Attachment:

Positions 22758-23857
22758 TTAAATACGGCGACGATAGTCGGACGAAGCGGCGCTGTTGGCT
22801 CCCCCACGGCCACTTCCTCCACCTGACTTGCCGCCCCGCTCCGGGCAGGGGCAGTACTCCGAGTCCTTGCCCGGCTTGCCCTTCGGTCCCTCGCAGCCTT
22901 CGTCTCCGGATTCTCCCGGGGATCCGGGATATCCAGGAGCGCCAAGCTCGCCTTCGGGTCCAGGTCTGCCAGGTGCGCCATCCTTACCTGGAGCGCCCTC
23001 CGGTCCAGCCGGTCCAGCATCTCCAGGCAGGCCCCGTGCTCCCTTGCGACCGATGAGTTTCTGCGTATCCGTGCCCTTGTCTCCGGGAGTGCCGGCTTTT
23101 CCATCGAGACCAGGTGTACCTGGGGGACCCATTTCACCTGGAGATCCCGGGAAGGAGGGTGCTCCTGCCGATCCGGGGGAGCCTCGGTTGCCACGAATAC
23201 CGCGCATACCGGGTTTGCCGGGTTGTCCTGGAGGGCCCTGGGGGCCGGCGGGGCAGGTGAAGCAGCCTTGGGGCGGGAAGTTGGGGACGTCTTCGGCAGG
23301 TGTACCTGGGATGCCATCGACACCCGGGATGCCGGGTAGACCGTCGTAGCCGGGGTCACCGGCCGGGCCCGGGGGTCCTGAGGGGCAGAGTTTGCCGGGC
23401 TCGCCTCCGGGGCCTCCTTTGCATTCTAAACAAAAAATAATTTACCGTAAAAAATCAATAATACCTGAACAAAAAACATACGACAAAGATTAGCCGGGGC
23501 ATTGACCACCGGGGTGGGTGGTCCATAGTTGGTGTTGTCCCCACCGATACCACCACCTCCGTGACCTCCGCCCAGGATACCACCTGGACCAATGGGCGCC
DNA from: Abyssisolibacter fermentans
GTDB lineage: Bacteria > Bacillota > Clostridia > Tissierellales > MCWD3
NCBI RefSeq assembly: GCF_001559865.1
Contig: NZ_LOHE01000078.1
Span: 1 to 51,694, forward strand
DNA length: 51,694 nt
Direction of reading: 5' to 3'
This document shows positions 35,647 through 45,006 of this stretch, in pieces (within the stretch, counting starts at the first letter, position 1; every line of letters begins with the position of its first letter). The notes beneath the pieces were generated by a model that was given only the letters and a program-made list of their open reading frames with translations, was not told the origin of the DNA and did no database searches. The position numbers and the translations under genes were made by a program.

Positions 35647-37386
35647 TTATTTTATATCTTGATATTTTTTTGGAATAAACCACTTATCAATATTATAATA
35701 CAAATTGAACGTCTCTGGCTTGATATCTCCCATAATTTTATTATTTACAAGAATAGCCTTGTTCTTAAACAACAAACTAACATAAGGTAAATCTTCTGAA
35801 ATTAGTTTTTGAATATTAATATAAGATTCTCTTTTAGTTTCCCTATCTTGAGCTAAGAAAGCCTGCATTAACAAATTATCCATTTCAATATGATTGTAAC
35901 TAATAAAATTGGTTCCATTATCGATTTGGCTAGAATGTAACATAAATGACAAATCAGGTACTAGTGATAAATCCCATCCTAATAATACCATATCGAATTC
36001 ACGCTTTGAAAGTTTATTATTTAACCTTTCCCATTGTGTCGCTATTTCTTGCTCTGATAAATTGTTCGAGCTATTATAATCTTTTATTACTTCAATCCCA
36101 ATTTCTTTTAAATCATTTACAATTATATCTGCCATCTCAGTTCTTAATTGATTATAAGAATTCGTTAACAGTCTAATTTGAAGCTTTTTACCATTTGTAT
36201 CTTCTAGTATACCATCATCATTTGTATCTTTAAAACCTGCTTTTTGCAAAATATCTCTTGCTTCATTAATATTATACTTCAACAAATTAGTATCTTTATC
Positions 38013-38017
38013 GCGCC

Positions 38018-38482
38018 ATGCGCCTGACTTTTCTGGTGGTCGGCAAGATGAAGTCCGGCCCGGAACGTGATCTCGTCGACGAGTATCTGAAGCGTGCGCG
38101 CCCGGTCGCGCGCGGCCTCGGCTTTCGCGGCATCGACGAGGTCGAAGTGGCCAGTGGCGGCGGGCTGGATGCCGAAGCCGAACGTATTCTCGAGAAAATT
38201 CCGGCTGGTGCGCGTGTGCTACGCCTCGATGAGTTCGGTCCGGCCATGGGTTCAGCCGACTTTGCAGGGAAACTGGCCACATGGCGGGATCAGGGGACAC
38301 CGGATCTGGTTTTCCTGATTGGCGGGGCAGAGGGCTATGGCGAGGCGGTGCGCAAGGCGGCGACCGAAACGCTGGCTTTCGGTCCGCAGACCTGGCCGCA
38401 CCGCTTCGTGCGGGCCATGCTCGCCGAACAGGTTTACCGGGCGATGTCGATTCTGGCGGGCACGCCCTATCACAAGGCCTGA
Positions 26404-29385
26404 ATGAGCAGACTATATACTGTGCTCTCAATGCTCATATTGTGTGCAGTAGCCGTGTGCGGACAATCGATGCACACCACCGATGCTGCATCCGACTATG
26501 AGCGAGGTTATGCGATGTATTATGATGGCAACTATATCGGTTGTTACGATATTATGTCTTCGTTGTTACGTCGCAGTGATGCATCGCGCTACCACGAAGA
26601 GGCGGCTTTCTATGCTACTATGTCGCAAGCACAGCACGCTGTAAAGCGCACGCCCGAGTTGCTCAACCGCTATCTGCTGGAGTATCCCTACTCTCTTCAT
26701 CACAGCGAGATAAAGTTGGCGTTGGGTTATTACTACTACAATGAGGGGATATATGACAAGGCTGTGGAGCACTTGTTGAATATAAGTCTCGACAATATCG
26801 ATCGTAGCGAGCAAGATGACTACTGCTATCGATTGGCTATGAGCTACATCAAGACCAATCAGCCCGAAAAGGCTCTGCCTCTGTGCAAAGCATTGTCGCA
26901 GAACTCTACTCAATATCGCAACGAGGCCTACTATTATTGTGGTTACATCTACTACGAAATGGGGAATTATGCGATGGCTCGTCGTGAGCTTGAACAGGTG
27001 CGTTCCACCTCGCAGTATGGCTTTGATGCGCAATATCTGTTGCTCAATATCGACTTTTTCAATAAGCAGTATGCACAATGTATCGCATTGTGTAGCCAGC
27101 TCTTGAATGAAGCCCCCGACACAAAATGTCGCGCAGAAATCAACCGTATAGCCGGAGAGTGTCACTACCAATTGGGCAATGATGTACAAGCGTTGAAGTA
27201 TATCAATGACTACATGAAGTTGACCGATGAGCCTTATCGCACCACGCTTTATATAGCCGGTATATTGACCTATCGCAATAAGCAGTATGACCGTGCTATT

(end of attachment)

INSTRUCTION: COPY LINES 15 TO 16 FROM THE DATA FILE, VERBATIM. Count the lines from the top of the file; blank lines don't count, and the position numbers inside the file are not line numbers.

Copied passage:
Span: 1 to 51,694, forward strand
DNA length: 51,694 nt